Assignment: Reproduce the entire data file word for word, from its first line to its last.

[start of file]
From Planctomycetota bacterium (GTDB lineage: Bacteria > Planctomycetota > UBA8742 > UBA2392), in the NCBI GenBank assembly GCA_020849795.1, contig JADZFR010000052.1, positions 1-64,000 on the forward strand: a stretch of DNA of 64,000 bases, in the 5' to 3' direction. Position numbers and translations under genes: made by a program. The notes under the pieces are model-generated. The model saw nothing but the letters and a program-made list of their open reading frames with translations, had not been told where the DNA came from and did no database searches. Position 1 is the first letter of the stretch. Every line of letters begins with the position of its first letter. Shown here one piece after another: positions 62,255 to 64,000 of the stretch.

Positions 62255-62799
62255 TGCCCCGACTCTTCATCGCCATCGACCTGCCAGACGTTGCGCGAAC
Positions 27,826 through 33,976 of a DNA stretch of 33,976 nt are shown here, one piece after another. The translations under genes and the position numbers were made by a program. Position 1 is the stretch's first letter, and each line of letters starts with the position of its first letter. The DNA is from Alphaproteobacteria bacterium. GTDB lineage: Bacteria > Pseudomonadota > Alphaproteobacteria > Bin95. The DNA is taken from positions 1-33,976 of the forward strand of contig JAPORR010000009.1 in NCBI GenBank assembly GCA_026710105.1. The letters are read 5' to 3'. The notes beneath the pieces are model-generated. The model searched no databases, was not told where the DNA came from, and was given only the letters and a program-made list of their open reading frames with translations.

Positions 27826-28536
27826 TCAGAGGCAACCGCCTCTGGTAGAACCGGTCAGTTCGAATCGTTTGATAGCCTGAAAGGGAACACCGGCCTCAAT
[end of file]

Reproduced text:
From Planctomycetota bacterium (GTDB lineage: Bacteria > Planctomycetota > UBA8742 > UBA2392), in the NCBI GenBank assembly GCA_020849795.1, contig JADZFR010000052.1, positions 1-64,000 on the forward strand: a stretch of DNA of 64,000 bases, in the 5' to 3' direction. Position numbers and translations under genes: made by a program. The notes under the pieces are model-generated. The model saw nothing but the letters and a program-made list of their open reading frames with translations, had not been told where the DNA came from and did no database searches. Position 1 is the first letter of the stretch. Every line of letters begins with the position of its first letter. Shown here one piece after another: positions 62,255 to 64,000 of the stretch.

Positions 62255-62799
62255 TGCCCCGACTCTTCATCGCCATCGACCTGCCAGACGTTGCGCGAAC
Positions 27,826 through 33,976 of a DNA stretch of 33,976 nt are shown here, one piece after another. The translations under genes and the position numbers were made by a program. Position 1 is the stretch's first letter, and each line of letters starts with the position of its first letter. The DNA is from Alphaproteobacteria bacterium. GTDB lineage: Bacteria > Pseudomonadota > Alphaproteobacteria > Bin95. The DNA is taken from positions 1-33,976 of the forward strand of contig JAPORR010000009.1 in NCBI GenBank assembly GCA_026710105.1. The letters are read 5' to 3'. The notes beneath the pieces are model-generated. The model searched no databases, was not told where the DNA came from, and was given only the letters and a program-made list of their open reading frames with translations.

Positions 27826-28536
27826 TCAGAGGCAACCGCCTCTGGTAGAACCGGTCAGTTCGAATCGTTTGATAGCCTGAAAGGGAACACCGGCCTCAAT